875 The Influence of Coupled Model Sea Surface Temperature Biases on Tropical Cyclone Environmental Conditions

Tuesday, 14 January 2020
Hall B (Boston Convention and Exhibition Center)
Hunter Tubbs, Univ. of Maine, Orono, ME; and B. Lyon and S. J. Camargo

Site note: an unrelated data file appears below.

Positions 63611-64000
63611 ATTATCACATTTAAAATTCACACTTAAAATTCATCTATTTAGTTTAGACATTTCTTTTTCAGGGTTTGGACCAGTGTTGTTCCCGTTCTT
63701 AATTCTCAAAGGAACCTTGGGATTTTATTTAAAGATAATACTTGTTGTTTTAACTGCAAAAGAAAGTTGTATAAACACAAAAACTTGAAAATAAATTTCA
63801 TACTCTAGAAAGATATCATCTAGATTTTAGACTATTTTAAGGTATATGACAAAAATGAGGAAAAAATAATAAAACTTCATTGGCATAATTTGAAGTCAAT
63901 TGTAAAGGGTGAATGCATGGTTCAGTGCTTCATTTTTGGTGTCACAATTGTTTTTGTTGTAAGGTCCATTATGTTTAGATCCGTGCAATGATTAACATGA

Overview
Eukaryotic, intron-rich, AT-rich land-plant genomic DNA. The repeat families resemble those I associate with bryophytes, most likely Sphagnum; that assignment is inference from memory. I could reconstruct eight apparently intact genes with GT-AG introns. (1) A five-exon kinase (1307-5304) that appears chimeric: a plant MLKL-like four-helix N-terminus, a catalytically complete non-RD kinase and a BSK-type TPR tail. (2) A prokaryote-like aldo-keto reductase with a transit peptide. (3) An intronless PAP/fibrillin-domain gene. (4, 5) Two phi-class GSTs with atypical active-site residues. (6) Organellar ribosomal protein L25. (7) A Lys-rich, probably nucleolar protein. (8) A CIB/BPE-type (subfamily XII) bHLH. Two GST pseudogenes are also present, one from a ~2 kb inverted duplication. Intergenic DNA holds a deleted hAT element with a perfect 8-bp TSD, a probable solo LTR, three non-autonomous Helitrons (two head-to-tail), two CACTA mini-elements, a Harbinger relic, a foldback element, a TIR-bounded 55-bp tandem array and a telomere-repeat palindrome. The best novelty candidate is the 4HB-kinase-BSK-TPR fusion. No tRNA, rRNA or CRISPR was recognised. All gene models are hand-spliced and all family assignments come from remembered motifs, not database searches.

Most coupled climate models within CMIP5 struggle to accurately simulate all aspects of the climatological global sea surface temperature (SST) distribution, especially in regions of coastal and equatorial upwelling. Of particular interest in this project are the tropics and the potential impacts of model SST biases on environmental conditions that can influence TC characteristics. To evaluate this, two atmospheric general circulation models (AGCMs), the ECHAM5 and CAM5, were forced with observed SSTs (control run) and observed SST plus the climatological, multi-model (31) mean CMIP5 monthly SST bias (bias run), both for the period 1979-2004. A set of 16 ensemble members was generated for each model by using slightly different initial atmospheric conditions. The output from these two sets of model runs was then utilized to evaluate the Tropical Cyclone Genesis Index (TCGI; Tippett et al. 2011) and the hurricane Potential Intensity (PI; Emanuel 1988, Bister and Emanuel 2002) for the globe. Results using monthly mean atmospheric conditions from the control runs of ECHAM5 and CAM5 were found to produce similar results with those obtained using daily NCEP reanalysis data. Comparing results from the bias and control runs, the CMIP5 climatological SST biases are found to result in statistically significant regional variations in both the TCGI and PI. In some locations, the proxies for TC frequency (TCGI) and intensity (PI) are enhanced, in others they are reduced. The sensitivity of the TCGI to the individual component variables was also examined and tested for statistical significance.
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